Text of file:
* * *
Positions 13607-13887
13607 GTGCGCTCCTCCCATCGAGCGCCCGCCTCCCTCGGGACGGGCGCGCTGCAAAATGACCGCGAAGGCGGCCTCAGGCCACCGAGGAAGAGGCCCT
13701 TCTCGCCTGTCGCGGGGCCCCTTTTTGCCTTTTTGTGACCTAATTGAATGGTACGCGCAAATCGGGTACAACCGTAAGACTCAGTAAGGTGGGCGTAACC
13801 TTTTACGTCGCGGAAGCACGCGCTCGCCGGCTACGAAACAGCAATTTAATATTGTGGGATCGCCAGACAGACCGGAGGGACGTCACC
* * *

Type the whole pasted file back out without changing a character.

Positions 13607-13887
13607 GTGCGCTCCTCCCATCGAGCGCCCGCCTCCCTCGGGACGGGCGCGCTGCAAAATGACCGCGAAGGCGGCCTCAGGCCACCGAGGAAGAGGCCCT
13701 TCTCGCCTGTCGCGGGGCCCCTTTTTGCCTTTTTGTGACCTAATTGAATGGTACGCGCAAATCGGGTACAACCGTAAGACTCAGTAAGGTGGGCGTAACC
13801 TTTTACGTCGCGGAAGCACGCGCTCGCCGGCTACGAAACAGCAATTTAATATTGTGGGATCGCCAGACAGACCGGAGGGACGTCACC